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Walter F. Dabberdt, Jeremy Hales, Steven Zubrick, Andrew Crook, Witold Krajewski, J. Christopher Doran, Cynthia Mueller, Clark King, Ronald N. Keener, Robert Bornstein, David Rodenhuis, Paul Kocin, Michael A. Rossetti, Fred Sharrocks, and Ellis M. Stanley Sr.

The 10th Prospectus Development Team (PDT-10) of the U.S. Weather Research Program was charged with identifying research needs and opportunities related to the short-term prediction of weather and air quality in urban forecast zones. Weather has special and significant impacts on large numbers of the U.S. population who live in major urban areas. It is recognized that urban users have different weather information needs than do their rural counterparts. Further, large urban areas can impact local weather and hydrologic processes in various ways. The recommendations of the team emphasize that human life and well-being in urban areas can be protected and enjoyed to a significantly greater degree. In particular, PDT-10 supports the need for 1) improved access to real-time weather information, 2) improved tailoring of weather data to the specific needs of individual user groups, and 3) more user-specific forecasts of weather and air quality. Specific recommendations fall within nine thematic areas: 1) development of a user-oriented weather database; 2) focused research on the impacts of visibility and icing on transportation; 3) improved understanding and forecasting of winter storms; 4) improved understanding and forecasting of convective storms; 5) improved forecasting of intense/severe lightning; 6) further research into the impacts of large urban areas on the location and intensity of urban convection; 7) focused research on the application of mesoscale forecasting in support of emergency response and air quality; 8) quantification and reduction of uncertainty in hydrological, meteorological, and air quality modeling; and 9) the need for improved observing systems. An overarching recommendation of PDT-10 is that research into understanding and predicting weather impacts in urban areas should receive increased emphasis by the atmospheric science community at large, and that urban weather should be a focal point of the U.S. Weather Research Program.

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The Cyclonic Disturbances of the Sub-Tropical Eastern North Atlantic

Adapted from Parts II and III of “Variations of Pressure and Wind; A Treatise on the Weather of the Trade Wind Region of the Eastern North Atlantic,” by Walter Piersig, Aus dem Archiv d. deutschen Seewarte, Bd. 54, No. 6, 1936.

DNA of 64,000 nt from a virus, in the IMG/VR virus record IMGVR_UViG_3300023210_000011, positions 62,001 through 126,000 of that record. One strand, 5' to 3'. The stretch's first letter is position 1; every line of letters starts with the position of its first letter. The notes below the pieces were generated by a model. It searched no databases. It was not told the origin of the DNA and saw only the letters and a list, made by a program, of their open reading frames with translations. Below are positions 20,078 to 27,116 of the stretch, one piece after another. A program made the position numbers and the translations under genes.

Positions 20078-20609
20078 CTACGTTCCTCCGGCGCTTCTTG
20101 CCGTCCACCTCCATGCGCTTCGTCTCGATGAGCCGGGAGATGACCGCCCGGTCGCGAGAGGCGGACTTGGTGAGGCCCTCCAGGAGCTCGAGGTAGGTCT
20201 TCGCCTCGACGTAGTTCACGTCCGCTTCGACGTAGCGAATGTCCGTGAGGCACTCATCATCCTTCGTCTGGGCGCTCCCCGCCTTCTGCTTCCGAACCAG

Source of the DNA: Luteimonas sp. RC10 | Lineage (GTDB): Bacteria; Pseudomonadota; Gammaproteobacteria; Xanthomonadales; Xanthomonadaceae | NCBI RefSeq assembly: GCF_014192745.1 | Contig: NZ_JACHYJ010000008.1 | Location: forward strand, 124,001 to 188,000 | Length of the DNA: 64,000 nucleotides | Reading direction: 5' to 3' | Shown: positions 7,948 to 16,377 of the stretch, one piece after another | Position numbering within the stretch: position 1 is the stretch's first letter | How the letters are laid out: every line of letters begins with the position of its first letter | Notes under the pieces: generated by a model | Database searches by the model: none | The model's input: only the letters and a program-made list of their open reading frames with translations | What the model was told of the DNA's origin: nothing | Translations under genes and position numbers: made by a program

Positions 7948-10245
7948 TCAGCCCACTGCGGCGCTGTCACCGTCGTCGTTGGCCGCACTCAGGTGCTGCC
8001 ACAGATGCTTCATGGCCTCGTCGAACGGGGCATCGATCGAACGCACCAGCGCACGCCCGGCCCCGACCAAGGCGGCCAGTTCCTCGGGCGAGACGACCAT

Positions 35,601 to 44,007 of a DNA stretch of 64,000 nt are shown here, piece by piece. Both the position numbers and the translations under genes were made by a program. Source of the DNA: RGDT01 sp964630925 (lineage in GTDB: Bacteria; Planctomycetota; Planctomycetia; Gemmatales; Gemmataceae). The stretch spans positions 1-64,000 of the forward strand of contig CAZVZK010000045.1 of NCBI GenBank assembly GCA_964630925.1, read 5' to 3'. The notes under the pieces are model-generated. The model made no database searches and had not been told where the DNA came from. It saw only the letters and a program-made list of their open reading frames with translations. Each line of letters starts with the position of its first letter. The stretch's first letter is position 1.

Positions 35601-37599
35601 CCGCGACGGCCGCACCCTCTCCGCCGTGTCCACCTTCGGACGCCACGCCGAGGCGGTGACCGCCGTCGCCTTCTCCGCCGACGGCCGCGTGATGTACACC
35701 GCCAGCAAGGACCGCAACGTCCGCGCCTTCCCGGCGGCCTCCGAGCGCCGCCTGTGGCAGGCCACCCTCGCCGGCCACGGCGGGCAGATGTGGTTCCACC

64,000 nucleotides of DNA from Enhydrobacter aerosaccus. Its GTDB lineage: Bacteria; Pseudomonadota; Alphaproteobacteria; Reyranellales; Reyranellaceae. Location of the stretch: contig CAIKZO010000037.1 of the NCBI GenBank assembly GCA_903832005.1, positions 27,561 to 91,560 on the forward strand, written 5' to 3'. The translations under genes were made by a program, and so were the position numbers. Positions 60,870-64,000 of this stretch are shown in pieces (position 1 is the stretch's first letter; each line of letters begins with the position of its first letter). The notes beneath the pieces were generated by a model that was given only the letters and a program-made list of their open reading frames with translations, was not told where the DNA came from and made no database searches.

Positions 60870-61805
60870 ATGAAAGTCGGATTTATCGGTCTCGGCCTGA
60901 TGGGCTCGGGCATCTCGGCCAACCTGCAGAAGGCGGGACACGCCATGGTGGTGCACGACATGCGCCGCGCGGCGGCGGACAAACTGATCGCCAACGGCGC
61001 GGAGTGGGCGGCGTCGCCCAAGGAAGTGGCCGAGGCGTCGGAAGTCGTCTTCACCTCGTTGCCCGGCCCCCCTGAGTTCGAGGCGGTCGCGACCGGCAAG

The “Hoffmeyer Charts”, a joint publication of the Deutsche Seewarte and the Netherlands Meteorological Institute, covering the years 1881–1911, offer an extraordinary opportunity to study the types and behavior of pressure disturbances which form in the trade-wind belt of the eastern North Atlantic. Such disturbances occur relatively infrequently, so that they can only be studied when data from such a long period of years is available.

A systematic review of the “Hoffmeyer Charts” revealed that there are four principal types of disturbances, none of which is as intense in character as middle latitude cyclones, but which nevertheless have definite types of weather phenomena associated with them which may be of considerable significance to ocean and air transportation. These disturbances were classified as follows: Type 1 is a low pressure area centered in middle or higher latitudes of the North Atlantic Ocean, whose influence, however, extends as far south as 25° N. Lat. or more: Type 2 is a disturbance centered at about 30°N, 30°W. Both type 1 and 2 derive from middle latitude disturbances, and usually begin as a secondary. Type 3 is a low-pressure center near the Canary Islands, which may originate on the West African coast south of 20° N and move westward toward the Canaries, or may originate near the Canaries and travel eastward along the same route, or, as is most frequently the case, may originate near or just north of the Canaries, expand or fill up on the spot, or perhaps attach itself to a low moving eastward in higher latitudes. Type 4 is a low on the West African coast between 5° and 20° N which moves westward. These usually move along the southern edge of the trade-wind belt.

“The tracks and monthly frequency of disturbances of these various types is discussed in considerable detail, as well as the duration and tendency to repetition. A detailed synoptic analysis of a type 4 disturbance is given.”

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Rui Zhong, Shibin Xu, Fei Huang, and Xin Wu